What differentiates cannabis-based medications from other medications?

Cannabis-based medications have sparked growing interest due to their unique pharmacological properties. But what truly sets these medications apart from others? The cannabis plant contains many active molecules, some of which are common to other plan species, such as terpenes or flavonoids. However, the remarkable pharmacological profile of cannabis is primarily based on its main active compound, delta-9-tetrahydrocannabinol, or THC. THC is a unique molecule in nature as it can bind to proteins present in our cells, eliciting a characteristic physiological response. These proteins, called type 1 cannabinoid receptors (CB1), belong to a family known as “G protein-coupled receptors” or GPCRs, which play a crucial role in cellular communication and have been extensively studied for drug development. Interestingly, CB1 is the most abundant GPCR in the human brain, underscoring the significance of its activity!

The discovery of the THC structure in the 1960s initiated a medicinal chemistry campaign to obtain drugs with similar effects. In the 1990s, molecules similar to THC but more selective and potent were identified, and the endocannabinoid system (ECS) was discovered. The ECS is present in various organs and tissues, including the nervous, vascular, musculoskeletal, and digestive systems, among others. Its general function is to maintain homeostasis, in other words, to help the body adapt and provide a satisfactory response to environmental changes.

The tremendous potential for the rational design of drugs targeting the ECS sharply contrasts with the failure of various strategies pursued so far for the clinical development of cannabinoid drugs. THC remains the only agonist (a molecule capable of directly activating a receptor) of CB1 that can be prescribed by a doctor in various formats: Marinol®, Syndros®, Sativex®, or medicinal cannabis products. Alternatives like nabilone (Cesamet®) have not gained widespread acceptance among the medical community, and compounds like ajulemic acid have not completed their clinical development. Alternative strategies, such as inhibitors of endocannabinoid reuptake or degradation, generated significant interest from the pharmaceutical industry for drug development in the first decade of the century. However, due to various failures in clinical trials, research on cannabinoids for clinical pain management has largely been abandoned.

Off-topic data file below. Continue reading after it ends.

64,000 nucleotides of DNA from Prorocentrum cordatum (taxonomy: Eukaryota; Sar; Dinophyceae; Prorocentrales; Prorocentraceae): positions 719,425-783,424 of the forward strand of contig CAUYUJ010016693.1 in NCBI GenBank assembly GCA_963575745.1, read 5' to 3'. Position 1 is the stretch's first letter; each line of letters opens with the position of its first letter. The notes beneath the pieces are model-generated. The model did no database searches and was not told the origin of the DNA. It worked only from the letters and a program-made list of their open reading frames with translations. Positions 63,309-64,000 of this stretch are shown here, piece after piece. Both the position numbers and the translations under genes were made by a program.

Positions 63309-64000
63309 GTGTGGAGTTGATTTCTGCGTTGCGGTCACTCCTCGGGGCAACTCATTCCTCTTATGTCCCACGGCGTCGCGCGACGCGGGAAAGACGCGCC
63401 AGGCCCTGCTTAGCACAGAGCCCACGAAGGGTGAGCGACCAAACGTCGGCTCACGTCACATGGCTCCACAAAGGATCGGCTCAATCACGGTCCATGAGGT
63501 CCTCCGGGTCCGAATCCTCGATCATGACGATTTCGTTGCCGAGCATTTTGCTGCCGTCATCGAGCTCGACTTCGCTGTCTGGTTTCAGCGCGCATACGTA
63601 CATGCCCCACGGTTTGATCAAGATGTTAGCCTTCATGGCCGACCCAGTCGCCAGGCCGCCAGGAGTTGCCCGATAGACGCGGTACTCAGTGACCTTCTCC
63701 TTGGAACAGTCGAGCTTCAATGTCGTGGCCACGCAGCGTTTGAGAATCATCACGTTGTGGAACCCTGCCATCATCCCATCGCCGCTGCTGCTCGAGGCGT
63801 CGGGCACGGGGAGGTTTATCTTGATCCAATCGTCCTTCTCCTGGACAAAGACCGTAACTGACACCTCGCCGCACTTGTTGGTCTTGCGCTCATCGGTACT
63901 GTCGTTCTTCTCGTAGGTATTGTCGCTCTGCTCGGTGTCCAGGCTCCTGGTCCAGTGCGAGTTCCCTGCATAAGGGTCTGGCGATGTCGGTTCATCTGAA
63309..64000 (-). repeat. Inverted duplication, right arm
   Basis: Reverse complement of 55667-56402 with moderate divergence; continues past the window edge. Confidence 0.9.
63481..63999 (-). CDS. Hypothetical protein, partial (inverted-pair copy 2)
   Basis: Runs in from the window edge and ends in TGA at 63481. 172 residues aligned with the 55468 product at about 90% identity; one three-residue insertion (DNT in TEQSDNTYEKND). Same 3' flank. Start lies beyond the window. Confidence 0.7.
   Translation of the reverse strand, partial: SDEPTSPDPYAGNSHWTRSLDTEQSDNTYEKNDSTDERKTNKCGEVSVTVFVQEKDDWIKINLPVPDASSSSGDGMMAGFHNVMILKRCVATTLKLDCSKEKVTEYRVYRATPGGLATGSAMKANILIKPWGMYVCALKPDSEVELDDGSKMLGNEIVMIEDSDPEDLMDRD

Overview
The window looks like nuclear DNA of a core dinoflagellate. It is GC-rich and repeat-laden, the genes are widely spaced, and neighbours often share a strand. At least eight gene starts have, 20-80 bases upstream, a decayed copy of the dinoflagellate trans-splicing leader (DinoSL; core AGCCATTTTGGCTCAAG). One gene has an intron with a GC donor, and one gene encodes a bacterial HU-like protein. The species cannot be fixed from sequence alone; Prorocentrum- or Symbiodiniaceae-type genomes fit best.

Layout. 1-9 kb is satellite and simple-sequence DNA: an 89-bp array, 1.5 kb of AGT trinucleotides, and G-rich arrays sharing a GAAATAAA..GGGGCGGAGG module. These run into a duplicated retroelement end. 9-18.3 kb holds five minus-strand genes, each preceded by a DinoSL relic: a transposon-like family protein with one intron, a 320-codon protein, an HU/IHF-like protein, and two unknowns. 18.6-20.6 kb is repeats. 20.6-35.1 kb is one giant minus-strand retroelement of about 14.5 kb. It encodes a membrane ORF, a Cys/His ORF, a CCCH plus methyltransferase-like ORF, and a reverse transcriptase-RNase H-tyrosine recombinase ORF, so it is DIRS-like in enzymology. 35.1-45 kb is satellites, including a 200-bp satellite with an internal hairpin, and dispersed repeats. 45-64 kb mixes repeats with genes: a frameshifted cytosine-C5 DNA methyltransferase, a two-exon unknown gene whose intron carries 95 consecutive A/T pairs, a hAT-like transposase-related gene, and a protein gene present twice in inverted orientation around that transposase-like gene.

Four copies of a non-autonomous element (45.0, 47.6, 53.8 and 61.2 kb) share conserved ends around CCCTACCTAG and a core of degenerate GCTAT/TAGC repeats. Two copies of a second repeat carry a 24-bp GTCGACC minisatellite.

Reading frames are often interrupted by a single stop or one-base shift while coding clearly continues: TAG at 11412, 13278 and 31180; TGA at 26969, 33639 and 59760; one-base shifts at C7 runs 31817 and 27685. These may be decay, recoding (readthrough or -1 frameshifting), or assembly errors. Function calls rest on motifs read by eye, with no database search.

In this scenario, cannabis-based medications stand as the only pharmaceutical tool clinicians currently have to harness the endocannabinoid system (ECS) for therapeutic purposes. Real-world evidence collected in various countries with existing access programs for these pharmaceutical specialties suggests that their use is associated with robust improvement in managing populations with chronic diseases. Patients report a reduction in symptoms linked to an improvement in quality of life, sleep architecture, rest, and mood, without the emergence of serious side effects. In summary, cannabis-based medications represent an important tool for the management of chronic diseases, but further studies are still needed to fully understand their long-term effects and cost-benefit relationship within the healthcare system.